Failure to remit administration fees on time has been singled out as the main cause of the recent suspension of two vehicles inspection firms that earlier inspected cars in Dubai and London before shipment to the country, the Guardian has been told.
The suspension of the two firms came about six months after the Tanzania Bureau of Standards (TBS) and Parliament through the Public Corporations Accounts Committee entered into conflict over the non-existence of cars inspections companies abroad.
According to an advertisement published in newspapers about two weeks ago, the Tanzania Bureauof Standards (TBS) revoked the licenses of Jaffer Mohammed Ali Garage based in Dubai, UAE for inspecting the quality of cars destined for the country.
The TBS axe also fell on another car inspection company called WTN Utility Services Ltd that was charged with the responsibility of inspecting cars in London, United Kingdom prior to their shipping to Tanzania.
A TBS official who preferred anonymity on the grounds of not being the spokesperson, said that over the weekend that TBS canceled the licenses of the two firms after they failed to remit administration fees on time, amounting US $200,000 ( TSh 380 million).
The official maintained that failure to remit the said fee amounted to abuse of office and that it was contrary to work rules and regulations set by the bureau as per the contracts signed with them. The two firms violated the rules and regulations No. 11/2/B of the standardization as stipulated by the law in 2009, the sources noted.
The financial anomaly was discovered by TBS technical inspectors who were sent to the two countries to inspect the firms’ transactions and found the said amount accumulated but without being remitted to the country.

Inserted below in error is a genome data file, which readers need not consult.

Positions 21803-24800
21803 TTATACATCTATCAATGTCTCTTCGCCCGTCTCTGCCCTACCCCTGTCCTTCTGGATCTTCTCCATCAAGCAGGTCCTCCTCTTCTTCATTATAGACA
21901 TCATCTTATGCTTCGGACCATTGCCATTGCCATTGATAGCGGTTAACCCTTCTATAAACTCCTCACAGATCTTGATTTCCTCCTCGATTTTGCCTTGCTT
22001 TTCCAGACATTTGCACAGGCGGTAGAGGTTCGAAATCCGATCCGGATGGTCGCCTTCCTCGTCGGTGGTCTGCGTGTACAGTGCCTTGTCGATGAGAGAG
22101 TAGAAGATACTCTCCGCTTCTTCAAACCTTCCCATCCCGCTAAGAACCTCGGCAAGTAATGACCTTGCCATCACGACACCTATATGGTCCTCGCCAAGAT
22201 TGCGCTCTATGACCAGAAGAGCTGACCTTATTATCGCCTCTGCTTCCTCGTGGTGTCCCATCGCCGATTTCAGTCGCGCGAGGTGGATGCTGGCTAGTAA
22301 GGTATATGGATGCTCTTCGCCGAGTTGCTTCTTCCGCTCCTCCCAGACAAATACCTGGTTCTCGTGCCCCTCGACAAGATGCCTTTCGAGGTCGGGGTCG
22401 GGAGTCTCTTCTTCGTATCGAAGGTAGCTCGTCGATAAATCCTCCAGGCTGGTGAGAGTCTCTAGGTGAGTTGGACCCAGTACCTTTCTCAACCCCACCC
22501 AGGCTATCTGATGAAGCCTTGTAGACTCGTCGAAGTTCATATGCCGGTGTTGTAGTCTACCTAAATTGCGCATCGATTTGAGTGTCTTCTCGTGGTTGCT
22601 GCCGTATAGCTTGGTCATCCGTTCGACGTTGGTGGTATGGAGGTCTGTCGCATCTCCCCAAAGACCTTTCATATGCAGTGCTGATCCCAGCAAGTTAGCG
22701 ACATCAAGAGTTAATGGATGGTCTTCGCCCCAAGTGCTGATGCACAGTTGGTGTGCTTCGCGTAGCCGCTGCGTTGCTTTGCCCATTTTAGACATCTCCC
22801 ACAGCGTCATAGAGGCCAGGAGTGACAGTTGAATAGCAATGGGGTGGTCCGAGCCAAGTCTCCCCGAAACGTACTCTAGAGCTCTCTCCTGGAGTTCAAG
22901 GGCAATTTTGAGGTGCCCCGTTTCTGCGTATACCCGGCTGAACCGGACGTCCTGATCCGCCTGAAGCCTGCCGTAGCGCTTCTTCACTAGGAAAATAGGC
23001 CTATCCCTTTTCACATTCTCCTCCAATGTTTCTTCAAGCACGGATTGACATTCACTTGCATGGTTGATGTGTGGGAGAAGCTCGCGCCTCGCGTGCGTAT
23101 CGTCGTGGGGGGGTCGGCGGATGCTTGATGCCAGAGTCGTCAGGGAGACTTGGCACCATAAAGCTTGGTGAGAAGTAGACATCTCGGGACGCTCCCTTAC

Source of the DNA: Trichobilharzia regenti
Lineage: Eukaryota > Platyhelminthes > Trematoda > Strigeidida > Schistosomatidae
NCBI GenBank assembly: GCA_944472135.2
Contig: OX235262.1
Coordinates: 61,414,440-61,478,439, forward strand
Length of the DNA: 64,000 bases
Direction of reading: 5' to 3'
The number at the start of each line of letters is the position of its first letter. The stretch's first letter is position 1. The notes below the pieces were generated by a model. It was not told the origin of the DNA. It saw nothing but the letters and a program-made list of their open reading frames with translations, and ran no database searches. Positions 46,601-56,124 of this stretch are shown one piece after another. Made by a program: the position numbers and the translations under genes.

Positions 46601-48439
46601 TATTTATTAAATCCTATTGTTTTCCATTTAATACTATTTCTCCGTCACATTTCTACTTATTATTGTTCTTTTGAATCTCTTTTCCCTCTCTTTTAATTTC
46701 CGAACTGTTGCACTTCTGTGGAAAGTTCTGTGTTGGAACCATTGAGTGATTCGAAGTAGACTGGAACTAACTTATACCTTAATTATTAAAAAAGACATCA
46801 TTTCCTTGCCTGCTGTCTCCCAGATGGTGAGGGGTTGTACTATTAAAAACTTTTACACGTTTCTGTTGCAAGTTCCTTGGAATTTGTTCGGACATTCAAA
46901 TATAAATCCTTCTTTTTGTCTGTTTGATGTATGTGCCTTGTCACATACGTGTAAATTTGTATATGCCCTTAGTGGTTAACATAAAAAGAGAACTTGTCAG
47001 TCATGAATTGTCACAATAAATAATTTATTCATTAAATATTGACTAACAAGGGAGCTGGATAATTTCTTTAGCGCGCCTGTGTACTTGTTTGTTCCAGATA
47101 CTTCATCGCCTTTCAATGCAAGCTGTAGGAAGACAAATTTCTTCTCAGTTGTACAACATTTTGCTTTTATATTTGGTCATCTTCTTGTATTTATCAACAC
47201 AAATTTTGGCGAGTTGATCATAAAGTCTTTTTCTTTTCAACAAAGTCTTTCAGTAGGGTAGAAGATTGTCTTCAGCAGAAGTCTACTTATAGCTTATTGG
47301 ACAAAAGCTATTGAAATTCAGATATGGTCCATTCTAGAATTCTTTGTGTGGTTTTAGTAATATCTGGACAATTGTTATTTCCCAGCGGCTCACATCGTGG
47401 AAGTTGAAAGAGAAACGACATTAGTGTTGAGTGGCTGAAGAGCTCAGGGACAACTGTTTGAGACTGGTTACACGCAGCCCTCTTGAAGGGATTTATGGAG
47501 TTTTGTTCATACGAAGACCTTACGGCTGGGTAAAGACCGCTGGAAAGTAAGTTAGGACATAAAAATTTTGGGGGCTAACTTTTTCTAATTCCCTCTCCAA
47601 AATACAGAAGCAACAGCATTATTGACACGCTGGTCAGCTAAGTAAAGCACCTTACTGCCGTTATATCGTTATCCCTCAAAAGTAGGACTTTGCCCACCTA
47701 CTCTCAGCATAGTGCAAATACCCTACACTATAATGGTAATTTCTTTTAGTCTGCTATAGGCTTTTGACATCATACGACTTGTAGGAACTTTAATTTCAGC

Having canceled the license of Jaffer Mohammed Ali Garage for car inspection in Dubai, the Bureau appointed M/s Jabal Kilimanjaro Auto Elect Mechanical Company also based in Sharjar, UAE to perform those duties.
As for inspection of cars originating from UK the Bureau advised car dealers and customers to seek advice from the Vehicle Operator Services Agency (VOSA).
However, TBS has cautioned that all vehicles imported from both transit points without valid inspection certificate from their newly appointed representatives shall not be allowed to enter into the country.
Another mistake which was discovered by the TBS vehicle inspectors in their operations while in UK is that their former representative was found to be operating in three main areas without TBS notice, contrary to the agreement signed.
When asked to verify what impact the decision by the TBS will have, the TBS official said “the impact of this is that the companies whose licenses have been revoked would lose credibility and their status would fall internationally.”
The Public Corporation Accounts Committee, which raised concern on the issue of transit vehicles from Hong Kong, was told that TBS does not have a vehicles inspector as earlier demanded by the sacked former TBS Director General Charles Ekelege.
“The TBS is expected to give a report in Parliament as in connection with the issue and the full report would be made available thereafter,” the sources added.